A nice couple came in today to ask why their garden was dying. They had bought eight yards of our garden soil then planted their plants/seeds. Must be close to two months now and they said that all the plants were dying and that it must be the soil they got from us.
I showed them pictures of my garden plants that are lush and productive and said we had the same soil so that is not the reason.
I asked what fertilizer they used and they said none (but I already knew that was not the reason for plant demise).
Then I asked how they watered and they said with an oscillating sprinkler (the kind we ran through as kids on hot summer days). It occurred to me at that point as obvious as can be! They THOUGHT they were watering but all they were doing was wetting the surface of the soil. The plants got NOTHING out of it except for a tease misting.
They then asked me how I water my garden (40' X 60') and I said I go home after working outside all day long, take a shower and change clothes, rehydrate (!), then drag my tired soul all the way up to the garden with my 100' hose and water the thirsty plants one by one. It takes a lot of time but in doing this I see spots, holes, rabbit browsing, things I gotta do!
I guess I have realized that (I have mentioned this before) having a veggie garden isn't just about being a redneck flannel-wearing smelly old person growing corn. It's a full blown relationship just like the ones we have with other people.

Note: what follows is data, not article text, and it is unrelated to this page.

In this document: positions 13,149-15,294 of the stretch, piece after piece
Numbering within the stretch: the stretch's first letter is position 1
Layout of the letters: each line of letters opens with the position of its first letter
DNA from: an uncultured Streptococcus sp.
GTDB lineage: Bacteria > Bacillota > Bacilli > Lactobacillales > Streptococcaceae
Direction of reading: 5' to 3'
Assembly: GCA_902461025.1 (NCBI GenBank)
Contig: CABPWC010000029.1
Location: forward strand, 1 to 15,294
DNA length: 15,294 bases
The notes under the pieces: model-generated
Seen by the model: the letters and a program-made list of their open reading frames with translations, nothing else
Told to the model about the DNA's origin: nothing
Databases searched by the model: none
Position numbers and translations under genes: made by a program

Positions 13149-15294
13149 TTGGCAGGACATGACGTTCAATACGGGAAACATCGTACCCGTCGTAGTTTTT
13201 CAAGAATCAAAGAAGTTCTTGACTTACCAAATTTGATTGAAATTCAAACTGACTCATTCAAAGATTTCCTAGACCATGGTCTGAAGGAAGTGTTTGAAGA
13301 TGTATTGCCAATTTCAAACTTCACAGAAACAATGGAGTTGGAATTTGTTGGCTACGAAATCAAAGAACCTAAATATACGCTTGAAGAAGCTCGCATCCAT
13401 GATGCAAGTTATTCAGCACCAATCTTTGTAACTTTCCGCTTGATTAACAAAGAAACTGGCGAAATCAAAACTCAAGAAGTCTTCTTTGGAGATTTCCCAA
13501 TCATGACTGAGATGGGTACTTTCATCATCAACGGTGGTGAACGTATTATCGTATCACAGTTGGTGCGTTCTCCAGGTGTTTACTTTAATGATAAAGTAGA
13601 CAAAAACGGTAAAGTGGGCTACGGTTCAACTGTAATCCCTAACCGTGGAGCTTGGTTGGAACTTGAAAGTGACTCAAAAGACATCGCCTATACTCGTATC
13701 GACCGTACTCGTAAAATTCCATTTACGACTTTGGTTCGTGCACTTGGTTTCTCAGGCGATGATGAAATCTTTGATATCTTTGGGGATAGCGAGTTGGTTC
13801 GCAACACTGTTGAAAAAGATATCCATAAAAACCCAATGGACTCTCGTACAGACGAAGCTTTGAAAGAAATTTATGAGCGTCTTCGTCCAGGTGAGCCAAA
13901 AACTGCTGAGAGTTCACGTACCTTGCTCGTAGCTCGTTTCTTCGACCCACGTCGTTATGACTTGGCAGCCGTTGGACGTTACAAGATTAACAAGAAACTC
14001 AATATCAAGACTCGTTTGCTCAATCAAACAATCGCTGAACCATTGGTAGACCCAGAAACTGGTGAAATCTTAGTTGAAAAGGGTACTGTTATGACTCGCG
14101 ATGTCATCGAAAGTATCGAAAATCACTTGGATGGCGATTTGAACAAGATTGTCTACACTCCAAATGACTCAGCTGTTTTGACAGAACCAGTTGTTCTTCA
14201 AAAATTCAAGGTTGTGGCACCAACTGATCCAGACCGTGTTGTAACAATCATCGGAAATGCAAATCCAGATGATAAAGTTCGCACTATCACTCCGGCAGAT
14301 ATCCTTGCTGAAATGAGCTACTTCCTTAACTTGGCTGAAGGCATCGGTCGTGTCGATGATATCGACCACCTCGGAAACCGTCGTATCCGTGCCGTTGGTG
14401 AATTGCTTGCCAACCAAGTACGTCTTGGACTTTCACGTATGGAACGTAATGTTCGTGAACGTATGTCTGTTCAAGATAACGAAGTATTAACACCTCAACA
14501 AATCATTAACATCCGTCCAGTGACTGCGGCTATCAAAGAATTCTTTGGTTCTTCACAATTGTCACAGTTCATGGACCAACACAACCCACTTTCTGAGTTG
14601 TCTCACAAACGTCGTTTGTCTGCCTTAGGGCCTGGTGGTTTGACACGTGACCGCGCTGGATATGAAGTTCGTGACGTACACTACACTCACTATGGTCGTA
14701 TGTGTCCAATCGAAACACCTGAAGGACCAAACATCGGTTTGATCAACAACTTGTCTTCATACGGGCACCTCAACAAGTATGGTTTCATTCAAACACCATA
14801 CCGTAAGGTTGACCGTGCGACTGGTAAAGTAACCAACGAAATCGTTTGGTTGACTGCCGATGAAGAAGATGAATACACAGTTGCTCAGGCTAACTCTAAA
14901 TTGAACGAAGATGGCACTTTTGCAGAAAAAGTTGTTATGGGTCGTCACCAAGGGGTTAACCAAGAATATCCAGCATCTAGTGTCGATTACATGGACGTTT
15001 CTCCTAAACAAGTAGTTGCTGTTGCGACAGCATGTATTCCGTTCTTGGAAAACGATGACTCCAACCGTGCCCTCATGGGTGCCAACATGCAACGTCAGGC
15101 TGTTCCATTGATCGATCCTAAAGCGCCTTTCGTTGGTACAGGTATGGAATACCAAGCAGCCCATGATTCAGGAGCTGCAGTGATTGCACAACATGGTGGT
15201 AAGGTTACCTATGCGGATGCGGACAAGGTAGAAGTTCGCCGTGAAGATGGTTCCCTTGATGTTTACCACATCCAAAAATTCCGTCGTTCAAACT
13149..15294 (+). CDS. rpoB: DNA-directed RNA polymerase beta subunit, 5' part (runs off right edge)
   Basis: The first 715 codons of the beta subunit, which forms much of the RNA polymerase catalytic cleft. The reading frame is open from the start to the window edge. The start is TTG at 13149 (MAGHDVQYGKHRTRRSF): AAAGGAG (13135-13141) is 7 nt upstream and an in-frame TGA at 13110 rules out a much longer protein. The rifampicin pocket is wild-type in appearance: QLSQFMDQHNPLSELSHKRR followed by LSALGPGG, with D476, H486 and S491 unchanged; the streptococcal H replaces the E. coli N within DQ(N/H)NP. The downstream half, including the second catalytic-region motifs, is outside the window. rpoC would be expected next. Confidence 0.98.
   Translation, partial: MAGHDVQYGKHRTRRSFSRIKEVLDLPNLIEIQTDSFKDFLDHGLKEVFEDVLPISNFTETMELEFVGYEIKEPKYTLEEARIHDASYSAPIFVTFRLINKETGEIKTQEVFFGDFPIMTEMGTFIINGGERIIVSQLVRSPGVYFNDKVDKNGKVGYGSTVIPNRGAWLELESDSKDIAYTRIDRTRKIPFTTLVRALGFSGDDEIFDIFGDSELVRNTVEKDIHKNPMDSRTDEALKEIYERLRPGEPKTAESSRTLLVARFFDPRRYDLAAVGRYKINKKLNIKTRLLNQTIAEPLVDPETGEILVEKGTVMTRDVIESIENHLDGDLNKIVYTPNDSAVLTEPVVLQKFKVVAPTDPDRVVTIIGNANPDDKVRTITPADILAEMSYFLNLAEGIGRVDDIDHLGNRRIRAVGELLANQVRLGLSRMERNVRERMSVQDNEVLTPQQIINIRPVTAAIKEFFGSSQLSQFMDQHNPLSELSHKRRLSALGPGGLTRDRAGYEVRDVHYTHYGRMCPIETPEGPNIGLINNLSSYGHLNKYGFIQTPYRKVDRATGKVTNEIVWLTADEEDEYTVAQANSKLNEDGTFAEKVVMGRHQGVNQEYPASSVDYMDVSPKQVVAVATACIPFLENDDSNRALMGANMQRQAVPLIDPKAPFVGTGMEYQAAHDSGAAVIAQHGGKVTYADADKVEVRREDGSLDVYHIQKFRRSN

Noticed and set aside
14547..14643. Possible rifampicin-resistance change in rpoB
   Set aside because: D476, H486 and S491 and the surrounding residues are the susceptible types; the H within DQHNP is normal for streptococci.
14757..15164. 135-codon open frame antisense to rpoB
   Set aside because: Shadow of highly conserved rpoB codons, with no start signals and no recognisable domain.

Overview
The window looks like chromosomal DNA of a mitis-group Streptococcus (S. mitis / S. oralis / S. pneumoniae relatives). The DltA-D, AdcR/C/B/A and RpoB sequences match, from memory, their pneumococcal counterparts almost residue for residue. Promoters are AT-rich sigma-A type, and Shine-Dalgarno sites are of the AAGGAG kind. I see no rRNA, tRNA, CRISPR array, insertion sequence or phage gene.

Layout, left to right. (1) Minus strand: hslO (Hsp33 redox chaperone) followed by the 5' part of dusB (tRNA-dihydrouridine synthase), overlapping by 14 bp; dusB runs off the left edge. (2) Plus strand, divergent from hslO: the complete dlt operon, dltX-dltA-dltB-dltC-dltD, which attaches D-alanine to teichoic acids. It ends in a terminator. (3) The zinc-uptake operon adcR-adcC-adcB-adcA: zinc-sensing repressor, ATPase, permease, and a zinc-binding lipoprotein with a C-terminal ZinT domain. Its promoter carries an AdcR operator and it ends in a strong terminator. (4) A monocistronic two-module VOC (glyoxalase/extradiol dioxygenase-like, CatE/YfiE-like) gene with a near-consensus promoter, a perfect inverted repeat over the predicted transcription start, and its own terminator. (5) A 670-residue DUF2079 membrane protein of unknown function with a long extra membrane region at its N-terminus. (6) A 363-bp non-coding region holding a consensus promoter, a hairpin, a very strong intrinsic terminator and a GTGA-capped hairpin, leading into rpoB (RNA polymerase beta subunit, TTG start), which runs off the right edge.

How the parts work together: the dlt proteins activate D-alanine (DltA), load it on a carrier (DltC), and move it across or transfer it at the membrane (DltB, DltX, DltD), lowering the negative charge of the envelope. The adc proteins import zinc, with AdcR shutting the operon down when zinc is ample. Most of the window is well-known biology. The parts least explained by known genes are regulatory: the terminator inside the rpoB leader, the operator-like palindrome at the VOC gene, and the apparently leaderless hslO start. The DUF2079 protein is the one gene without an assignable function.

If you think for one second that you can spread the soil, shove the plants into the ground and look for the easy way to grow tomatoes, you have a rude awakening coming towards you because the sharks are circling.
Just like any relationship, a garden needs attention. Daily reinforcement. What you put into it you get back out of it. This is what I try to tell people, and this is one thing that intrigues me about growing food. It ain't so easy, and that makes me respect our elders and agricultural workers more and more each time I go do something in my garden.
The above chart shows basic basic plant needs. Listen people (anyone there?), if a plant does not get water, nothing on this planet can save it from certain death. Use your heads and water by hand so all your work is not in vain, or come up with some drip method so time is of no concern.
David Benjamin- horticulture degree North Carolina State University graduated 1983, has worked at the nursery since 1976. Somewhat tired of eating grocery store food.